Justin Pearson is the managing attorney of the Institute for Justice Florida office. He litigates economic liberty, property rights, school choice and First Amendment cases in federal and state court, both in Florida and around the nation. Justin’s current cases include Fourteenth Amendment challenges against minimum limousine fare requirements in Portland, Ore., and against a New Jersey ban outlawing cemetery owners from selling tombstones.
Justin’s recent work at IJ includes obtaining a victory at the U.S. Court of Appeals for the Eleventh Circuit to vindicate the right of Ocheesee Creamery to truthfully label its skim milk as skim milk. Justin also recently obtained a victory in Arkansas on behalf of Ken’s Cab, when Justin convinced an Arkansas state court judge to rule that Little Rock had violated the Arkansas Constitution by awarding a private monopoly to Yellow Cab.
Justin’s past work at IJ also includes successfully defending the Jalali family’s office building in Anaheim, Calif. against a federal civil forfeiture action, litigating a case on behalf of entrepreneur Tom Halsnik and his customers which resulted in the reduction of Tampa’s minimum limousine fare rule, and litigating a case on behalf of street vendors in Hialeah which resulted in the repeal of Hialeah’s 300-foot ban on competition. Additionally, Justin has testified to numerous Florida Senate and House committees on issues ranging from the constitutional implications of occupational licensing laws to the need for civil forfeiture reform. On the local level, Justin has successfully obtained municipal code revisions allowing greater access for food trucks.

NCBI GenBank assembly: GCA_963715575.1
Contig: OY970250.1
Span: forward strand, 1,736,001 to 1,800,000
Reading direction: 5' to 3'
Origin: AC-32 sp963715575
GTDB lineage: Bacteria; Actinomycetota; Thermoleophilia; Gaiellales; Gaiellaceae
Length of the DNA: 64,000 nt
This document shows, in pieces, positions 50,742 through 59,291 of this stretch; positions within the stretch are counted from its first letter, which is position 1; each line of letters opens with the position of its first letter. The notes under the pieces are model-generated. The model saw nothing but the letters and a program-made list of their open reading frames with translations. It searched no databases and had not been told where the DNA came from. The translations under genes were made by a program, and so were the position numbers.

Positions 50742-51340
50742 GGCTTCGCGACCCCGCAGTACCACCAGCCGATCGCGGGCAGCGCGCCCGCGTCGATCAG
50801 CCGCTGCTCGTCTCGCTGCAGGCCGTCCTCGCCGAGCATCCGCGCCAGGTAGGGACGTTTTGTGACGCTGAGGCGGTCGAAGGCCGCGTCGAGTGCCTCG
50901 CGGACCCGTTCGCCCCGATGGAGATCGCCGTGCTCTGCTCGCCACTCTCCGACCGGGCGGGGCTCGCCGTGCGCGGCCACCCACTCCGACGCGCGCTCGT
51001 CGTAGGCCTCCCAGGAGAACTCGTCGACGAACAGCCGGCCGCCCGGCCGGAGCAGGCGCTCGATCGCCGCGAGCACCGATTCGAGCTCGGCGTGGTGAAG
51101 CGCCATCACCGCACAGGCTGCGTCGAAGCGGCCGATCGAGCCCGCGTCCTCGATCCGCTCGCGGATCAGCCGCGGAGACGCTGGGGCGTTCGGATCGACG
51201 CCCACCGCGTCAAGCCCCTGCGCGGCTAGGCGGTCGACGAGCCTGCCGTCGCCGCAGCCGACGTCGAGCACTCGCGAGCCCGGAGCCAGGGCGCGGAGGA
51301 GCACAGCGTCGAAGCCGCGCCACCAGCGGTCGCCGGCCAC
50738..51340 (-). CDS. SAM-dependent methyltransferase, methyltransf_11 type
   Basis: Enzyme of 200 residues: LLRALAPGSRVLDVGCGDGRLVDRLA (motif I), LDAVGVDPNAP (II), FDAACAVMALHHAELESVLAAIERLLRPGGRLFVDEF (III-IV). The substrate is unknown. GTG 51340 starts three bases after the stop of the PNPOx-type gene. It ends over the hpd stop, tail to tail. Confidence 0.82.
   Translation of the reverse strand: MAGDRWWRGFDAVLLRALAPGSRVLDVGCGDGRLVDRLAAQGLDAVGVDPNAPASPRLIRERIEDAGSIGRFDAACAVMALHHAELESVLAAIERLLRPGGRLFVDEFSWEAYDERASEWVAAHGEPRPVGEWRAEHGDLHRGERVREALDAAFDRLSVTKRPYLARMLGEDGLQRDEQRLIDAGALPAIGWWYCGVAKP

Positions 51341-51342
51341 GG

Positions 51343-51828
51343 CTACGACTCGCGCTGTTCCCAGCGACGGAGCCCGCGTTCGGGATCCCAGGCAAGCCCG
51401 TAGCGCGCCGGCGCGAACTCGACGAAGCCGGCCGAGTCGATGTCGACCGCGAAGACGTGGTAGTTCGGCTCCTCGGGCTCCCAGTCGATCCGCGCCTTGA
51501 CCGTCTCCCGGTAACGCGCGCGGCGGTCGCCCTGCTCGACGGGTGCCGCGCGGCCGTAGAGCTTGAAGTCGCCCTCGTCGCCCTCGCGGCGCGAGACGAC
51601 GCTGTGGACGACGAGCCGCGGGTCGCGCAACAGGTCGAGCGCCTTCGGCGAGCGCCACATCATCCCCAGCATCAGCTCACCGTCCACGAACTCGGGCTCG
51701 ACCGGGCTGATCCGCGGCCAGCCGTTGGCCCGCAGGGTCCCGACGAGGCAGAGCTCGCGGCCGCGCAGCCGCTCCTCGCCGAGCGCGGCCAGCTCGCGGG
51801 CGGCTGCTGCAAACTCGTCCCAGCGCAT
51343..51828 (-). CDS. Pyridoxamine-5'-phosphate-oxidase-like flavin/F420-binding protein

Throughout his career, Justin has served as lead counsel in trials in state and federal courts, as well as appeals and arbitrations, most often representing small business owners. In 2006, Justin formed his own law practice to advocate for small business owners, and Justin’s law practice was successful for many years before he made the decision to join IJ in 2012 in order to better fight against government power gone awry.
Justin received his law degree, cum laude, from the University of Miami in 2002, where he was the research and writing editor for, and was published in, the University of Miami Business Law Review. While in law school, Justin clerked for Miami-Dade Circuit Court Judge Gerald D. Hubbart. Justin received his undergraduate degree in business management from North Carolina State University in 1999.
Outside of IJ, Justin is on the leadership committee for the Federalist Society’s Miami Lawyers Chapter, and Justin is also on the Miami Board of Advisors for Florida’s largest free-market think tank, the James Madison Institute.